ECONOMY

Buffett Stands Alone, but Companies Should Open Door to Older CEOs


Happy birthday. Now pack up your stuff and go.

That might constitute a harsh goodbye for most employees, but unless your name is

Warren Buffett,

it is a possible ending for corporate executives and directors. As the chief executive officer of

Berkshire Hathaway


BRK.B -0.68%

prepares to lead yet another annual meeting, succession plans for the conglomerate will be on investors’ minds. After all, Mr. Buffett is 90 and has been running Berkshire for five decades. His business partner

Charlie Munger

is 97.

Whether or not Berkshire has a succession announcement Saturday, the reality is that most CEOs will never be able to approach that tenure. Some 70% of S&P 500 companies had a mandatory retirement age policy in place for corporate directors as of December, according to executive search firm Spencer Stuart. Other research suggests such policies are in place for perhaps a third of S&P 500 chief executives. Not even Berkshire is immune to the pressure: the pension fund Calpers cited the board’s long tenure and the lack of board “refreshment” as one reason it plans to withhold its vote to re-elect some Berkshire directors this weekend.

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While many won’t last in a top job nearly long enough to see such a policy invoked—the average S&P 500 chief executive retires at 60.1 years old after a tenure of about 8.4 years—perhaps the practice needs a rethink in an era where once-unthinkably long lifespans are commonplace.

Companies are willing to be flexible.

Boeing

lifted CEO

Dave Calhoun’s

mandatory retirement age to 70 from 65 last week, which means he can stay in the top job until 2028. Boeing cited his leadership through the recent 737 MAX crisis and the jet engine maker’s long product cycle when it announced the decision.

And boards in general are relaxing the age requirement as time goes on. According to Spencer Stuart, nearly half of those boards have a retirement age of 75 or higher. That is up from about 20% a decade ago.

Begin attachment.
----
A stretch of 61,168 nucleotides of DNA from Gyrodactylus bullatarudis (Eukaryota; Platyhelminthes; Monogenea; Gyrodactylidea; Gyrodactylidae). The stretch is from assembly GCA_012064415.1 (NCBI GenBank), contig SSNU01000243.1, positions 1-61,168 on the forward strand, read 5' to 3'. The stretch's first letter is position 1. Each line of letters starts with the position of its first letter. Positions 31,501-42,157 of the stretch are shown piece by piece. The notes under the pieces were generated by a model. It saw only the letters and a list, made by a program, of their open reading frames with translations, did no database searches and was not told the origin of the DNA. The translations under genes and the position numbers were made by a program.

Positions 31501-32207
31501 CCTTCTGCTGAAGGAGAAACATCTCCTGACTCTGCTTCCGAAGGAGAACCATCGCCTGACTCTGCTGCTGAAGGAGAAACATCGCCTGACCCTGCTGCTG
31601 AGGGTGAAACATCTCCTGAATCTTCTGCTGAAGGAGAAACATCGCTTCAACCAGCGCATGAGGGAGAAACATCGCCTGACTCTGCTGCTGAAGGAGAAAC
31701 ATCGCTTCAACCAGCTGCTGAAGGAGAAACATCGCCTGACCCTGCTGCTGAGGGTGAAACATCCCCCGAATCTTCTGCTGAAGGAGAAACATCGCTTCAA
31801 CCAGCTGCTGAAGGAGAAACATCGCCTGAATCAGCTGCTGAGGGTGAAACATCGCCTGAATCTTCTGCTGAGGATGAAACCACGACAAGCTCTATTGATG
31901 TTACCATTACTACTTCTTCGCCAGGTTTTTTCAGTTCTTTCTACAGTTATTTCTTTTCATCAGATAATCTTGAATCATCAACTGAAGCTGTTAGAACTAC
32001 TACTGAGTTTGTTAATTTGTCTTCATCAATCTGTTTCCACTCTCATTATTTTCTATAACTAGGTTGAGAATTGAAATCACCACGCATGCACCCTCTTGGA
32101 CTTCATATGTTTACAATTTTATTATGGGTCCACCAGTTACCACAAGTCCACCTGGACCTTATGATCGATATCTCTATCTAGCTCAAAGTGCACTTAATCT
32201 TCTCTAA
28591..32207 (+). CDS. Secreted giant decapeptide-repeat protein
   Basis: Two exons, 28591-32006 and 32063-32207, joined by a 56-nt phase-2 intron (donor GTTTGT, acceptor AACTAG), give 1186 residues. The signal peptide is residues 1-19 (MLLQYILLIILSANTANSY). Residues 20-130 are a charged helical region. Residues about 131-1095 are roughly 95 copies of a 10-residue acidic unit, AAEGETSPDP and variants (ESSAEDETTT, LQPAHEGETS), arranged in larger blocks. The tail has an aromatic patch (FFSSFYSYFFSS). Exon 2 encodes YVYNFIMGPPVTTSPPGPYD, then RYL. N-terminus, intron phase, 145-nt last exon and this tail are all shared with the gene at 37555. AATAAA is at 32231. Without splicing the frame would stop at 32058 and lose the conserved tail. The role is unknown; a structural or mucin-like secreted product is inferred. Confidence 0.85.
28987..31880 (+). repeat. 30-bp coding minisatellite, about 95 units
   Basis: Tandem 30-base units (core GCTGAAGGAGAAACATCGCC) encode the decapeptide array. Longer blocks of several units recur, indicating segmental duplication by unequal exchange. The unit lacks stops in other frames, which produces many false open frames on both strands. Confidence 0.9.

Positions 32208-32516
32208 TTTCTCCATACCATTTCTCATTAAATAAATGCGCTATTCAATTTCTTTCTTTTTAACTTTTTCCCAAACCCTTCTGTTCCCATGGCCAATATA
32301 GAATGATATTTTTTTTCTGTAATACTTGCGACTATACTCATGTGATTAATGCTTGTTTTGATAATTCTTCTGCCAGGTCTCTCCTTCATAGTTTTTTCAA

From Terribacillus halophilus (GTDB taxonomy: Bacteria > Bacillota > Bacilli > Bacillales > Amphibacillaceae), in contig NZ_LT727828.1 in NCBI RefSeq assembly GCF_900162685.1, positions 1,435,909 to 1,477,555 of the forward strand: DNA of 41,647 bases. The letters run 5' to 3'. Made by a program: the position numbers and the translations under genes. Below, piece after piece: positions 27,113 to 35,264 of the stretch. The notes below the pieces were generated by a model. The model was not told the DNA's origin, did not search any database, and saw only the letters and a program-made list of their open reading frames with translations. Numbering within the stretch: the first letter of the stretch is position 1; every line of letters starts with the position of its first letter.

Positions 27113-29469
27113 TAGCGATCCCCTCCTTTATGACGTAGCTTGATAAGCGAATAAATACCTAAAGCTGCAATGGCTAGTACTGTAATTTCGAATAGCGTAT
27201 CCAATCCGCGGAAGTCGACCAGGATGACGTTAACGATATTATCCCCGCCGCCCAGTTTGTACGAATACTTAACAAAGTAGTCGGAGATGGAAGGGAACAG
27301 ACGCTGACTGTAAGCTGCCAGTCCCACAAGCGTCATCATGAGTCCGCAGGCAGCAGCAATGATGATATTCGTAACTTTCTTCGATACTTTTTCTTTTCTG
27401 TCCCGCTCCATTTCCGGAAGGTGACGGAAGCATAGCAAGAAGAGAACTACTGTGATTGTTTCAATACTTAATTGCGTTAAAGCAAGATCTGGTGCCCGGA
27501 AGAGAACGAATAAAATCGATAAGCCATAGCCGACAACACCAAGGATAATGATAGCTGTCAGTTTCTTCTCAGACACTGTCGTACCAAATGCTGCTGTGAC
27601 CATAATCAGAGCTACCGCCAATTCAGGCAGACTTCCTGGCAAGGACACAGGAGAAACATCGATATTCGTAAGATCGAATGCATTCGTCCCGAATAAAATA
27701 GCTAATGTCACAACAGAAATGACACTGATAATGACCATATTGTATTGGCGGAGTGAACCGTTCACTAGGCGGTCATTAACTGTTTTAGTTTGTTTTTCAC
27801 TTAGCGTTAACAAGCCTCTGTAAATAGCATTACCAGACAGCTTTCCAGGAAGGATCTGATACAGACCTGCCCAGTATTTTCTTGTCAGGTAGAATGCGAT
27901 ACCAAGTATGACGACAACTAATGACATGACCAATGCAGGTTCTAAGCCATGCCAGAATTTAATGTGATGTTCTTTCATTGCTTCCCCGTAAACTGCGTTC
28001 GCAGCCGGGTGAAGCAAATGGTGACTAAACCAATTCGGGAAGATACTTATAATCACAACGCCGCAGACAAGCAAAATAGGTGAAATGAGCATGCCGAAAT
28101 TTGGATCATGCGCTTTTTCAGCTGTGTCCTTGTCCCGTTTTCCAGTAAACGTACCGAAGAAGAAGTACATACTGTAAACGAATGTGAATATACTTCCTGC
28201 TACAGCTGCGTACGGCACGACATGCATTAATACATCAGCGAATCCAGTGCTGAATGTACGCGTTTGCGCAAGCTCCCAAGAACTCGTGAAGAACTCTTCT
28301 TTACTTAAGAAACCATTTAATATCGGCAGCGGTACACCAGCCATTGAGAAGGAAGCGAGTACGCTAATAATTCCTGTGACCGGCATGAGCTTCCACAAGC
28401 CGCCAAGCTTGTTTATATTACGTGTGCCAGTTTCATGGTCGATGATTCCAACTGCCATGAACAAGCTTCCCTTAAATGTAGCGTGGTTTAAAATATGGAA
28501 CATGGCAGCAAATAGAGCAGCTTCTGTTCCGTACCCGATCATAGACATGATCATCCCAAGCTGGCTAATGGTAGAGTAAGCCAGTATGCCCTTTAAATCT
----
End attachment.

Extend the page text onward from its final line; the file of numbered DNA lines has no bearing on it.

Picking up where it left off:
Mandatory retirement shouldn’t be necessary in an ideal corporate governance situation, explained Cathy Anterasian, who leads Spencer Stuart’s succession planning business in North America. But the rule does give boards an extra option to change CEOs if needed without creating a stir.

“You want the board to be able to call it as they see it,” she told me. In other words, mandatory retirement should be a tool, not a rule.

Even at companies where there are no mandatory retirement ages, multidecade tenures are the exceptions to the rule. And some exceptions feel quite strongly about it.

“The mandatory retirement concept is ridiculous and it should not exist anywhere in this country,”

Leonard Schleifer,

who founded

Regeneron Pharmaceuticals

in 1988 and has been CEO ever since, told me this week. Dr. Schleifer, 68, said evaluating whether an executive is up for the job is a tough task, and an age-based retirement system “is a crutch for boards so they don’t have to have that hard conversation.”

Dr. Schleifer doesn’t like the concept, but Regeneron has undeniably benefited from the practice. Roy Vagelos stepped down as CEO of Merck & Co. to join Regeneron in 1994 after reaching Merck’s mandatory retirement age. He became Regeneron’s chairman in January 1995 and remains in the role today at age 91. “No different today from when I met him,” said Dr. Schleifer, who told me the two men speak daily about the state of Regeneron’s business.

Since Dr. Vagelos joined the board, Regeneron shareholders have made about 75 times their initial investment, dramatically outperforming the market over that stretch. Of course Regeneron also wasn’t some overnight success: The company went public in 1991 and the Food and Drug Administration didn’t approve a Regeneron drug until 2008. Score one for patient boomers.

Regeneron’s success is supported by some research: Spencer Stuart found that CEOs often have their best performance, as measured by shareholder return, in years 11 to 15 of their tenures.

Ultimately, the traits that companies should be looking for in their CEOs and board members, such as a high energy level, willingness to learn, and ability to adapt to changing business conditions, aren’t necessarily defined by age—Dr. Schleifer points to his father passing a driver’s test at age 99 to illustrate his point. Regeneron showed how it was able to adapt to a changing world when it developed its monoclonal antibody treatment quickly as the Covid-19 pandemic raged; the drug has been used to treat hundreds of thousands of patients, including former President

Donald Trump.

There is additional value in having older executives in the mix, notes Dr. Anterasian. “At this particular point in time, there is a lot of focus on diversity, equity and inclusion. Age diversity is a factor, and we shouldn’t forget that.”

It might just be time to put mandatory retirement out to pasture.

Write to Charley Grant at [email protected]

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